Nearly 20 years after one advocacy group started its push to make in-state public college tuition rates accessible to undocumented immigrants — and 15 years after the House rejected similar legislation — supporters are hopeful that Massachusetts will catch up to other states that have such policies on the books.
Legislation before the Higher Education Committee would extend in-state tuition rates — which are thousands of dollars per year lower than out-of-state rates — to undocumented immigrants who already reside in Massachusetts and attend its high schools, a change that backers say would help students secure a more stable financial footing and mitigate declining enrollment.
The latest push has the backing of one of the state higher education system's most prominent figures: UMass Boston Chancellor Marcelo Suarez-Orozco, who emigrated from Argentina as a teenager and whose academic work has focused on migration and education.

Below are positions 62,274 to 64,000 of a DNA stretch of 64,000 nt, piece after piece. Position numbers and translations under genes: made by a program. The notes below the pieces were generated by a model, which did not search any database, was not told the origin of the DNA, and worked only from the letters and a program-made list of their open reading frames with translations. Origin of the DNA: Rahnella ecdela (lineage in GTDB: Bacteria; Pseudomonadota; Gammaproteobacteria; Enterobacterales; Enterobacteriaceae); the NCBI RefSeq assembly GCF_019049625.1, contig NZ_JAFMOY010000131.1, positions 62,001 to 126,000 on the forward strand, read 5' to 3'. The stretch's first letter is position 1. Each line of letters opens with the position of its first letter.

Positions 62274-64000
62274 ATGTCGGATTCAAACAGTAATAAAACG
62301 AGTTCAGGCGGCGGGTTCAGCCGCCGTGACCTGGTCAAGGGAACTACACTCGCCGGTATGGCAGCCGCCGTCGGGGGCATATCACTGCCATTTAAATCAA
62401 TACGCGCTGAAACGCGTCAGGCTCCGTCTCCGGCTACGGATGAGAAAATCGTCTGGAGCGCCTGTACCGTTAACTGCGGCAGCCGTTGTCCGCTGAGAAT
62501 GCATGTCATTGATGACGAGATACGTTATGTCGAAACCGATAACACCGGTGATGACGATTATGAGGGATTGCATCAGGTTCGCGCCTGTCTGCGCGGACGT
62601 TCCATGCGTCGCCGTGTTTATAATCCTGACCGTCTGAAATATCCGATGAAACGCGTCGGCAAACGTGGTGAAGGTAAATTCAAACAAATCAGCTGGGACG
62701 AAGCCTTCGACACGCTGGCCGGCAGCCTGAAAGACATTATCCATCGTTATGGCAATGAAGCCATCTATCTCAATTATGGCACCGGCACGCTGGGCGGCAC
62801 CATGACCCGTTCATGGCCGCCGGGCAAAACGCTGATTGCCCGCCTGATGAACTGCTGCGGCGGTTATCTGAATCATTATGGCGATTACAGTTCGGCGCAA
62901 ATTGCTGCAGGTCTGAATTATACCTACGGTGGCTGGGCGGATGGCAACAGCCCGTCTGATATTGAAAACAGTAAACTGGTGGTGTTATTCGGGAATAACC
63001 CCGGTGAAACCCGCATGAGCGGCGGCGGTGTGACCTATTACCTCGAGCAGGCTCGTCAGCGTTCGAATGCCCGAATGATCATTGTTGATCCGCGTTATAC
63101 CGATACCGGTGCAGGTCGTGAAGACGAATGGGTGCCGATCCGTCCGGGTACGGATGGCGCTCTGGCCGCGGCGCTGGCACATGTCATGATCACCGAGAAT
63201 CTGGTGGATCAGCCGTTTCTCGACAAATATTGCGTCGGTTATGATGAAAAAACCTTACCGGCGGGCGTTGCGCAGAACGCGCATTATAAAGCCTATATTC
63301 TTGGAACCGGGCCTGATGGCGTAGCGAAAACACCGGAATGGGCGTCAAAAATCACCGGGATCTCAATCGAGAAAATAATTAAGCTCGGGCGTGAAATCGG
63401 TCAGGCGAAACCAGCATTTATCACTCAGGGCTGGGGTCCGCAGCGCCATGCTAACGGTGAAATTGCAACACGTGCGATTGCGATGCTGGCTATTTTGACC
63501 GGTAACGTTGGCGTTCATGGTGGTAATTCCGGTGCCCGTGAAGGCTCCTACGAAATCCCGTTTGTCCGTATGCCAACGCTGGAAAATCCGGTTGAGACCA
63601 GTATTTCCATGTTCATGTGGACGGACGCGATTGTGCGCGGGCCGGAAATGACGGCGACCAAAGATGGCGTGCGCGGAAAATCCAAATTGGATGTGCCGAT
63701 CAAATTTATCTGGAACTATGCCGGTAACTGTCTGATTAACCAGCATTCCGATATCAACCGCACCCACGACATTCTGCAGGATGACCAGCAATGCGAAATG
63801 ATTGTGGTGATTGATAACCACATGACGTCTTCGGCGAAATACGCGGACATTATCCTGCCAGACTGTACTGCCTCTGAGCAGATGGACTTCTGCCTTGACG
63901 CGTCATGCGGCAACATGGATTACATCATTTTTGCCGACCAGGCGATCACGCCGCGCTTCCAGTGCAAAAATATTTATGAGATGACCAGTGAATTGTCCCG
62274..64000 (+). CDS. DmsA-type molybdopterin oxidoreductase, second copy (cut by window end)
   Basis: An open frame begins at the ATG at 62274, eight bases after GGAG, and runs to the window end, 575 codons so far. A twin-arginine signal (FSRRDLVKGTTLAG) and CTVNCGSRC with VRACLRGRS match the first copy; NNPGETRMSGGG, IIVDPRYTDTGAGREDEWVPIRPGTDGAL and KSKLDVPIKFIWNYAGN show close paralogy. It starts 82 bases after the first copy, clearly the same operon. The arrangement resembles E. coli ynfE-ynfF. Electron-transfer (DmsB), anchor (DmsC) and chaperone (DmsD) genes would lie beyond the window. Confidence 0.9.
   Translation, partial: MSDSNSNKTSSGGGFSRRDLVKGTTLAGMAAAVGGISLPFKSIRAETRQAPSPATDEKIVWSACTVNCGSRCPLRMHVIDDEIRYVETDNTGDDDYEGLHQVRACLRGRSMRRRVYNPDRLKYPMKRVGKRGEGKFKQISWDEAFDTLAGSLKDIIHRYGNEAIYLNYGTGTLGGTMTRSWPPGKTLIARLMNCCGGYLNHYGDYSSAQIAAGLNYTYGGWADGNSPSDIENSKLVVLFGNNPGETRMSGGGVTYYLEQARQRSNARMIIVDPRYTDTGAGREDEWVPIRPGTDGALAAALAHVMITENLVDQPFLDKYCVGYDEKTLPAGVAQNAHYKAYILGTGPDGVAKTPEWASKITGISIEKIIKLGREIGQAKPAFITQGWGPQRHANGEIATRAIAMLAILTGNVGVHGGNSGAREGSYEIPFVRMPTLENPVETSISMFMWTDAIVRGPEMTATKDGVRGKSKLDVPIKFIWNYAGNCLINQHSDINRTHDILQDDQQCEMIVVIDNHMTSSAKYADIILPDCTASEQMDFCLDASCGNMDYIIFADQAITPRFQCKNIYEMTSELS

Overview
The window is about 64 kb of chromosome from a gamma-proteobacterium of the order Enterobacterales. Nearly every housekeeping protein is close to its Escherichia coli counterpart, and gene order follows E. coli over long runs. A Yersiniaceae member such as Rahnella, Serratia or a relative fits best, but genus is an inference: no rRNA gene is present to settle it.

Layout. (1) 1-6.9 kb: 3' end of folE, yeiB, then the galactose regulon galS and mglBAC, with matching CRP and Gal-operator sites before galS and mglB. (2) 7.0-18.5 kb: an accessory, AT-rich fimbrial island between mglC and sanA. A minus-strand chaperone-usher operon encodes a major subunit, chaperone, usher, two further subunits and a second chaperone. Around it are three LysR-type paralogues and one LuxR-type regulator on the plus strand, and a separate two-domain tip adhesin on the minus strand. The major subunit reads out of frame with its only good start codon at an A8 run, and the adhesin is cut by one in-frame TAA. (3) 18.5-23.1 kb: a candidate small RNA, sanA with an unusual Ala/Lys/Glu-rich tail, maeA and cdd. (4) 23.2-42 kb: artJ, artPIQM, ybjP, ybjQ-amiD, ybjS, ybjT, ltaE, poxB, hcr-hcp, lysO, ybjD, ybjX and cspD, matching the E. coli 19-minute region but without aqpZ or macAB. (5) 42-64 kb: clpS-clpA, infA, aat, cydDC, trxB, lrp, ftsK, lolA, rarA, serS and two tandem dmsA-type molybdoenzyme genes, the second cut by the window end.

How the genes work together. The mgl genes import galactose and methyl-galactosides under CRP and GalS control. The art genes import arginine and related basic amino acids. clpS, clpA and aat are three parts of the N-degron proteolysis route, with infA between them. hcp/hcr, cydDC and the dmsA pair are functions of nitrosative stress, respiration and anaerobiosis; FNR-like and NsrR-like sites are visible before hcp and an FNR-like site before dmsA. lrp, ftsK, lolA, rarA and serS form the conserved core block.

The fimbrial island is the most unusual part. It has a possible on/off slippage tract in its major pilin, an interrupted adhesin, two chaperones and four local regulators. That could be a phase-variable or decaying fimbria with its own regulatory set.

Suarez-Orozco warned lawmakers that requiring undocumented Massachusetts residents, many of whom were brought to the United States at a young age, to pay out-of-state tuition rates "imposes a tremendous undertow to students who are already often disadvantaged in a number of ways."
At UMass Boston, tuition and mandatory fees for the 2021-2022 school year total $14,697 for in-state students and $35,159 for out-of-state students. Fitchburg State University will charge an annual tuition of $970 for in-state students and $7,050 for out-of-state students next year, roughly similar to out-of-state rates at the other state universities and community colleges.
The bills before the committee continue to draw criticism from undocumented immigration opponents who contended Tuesday that the change would incentivize and reward the practice. Republican Rep. Marc Lombardo has a bill before the panel that would prohibit an undocumented resident from accessing in-state tuition.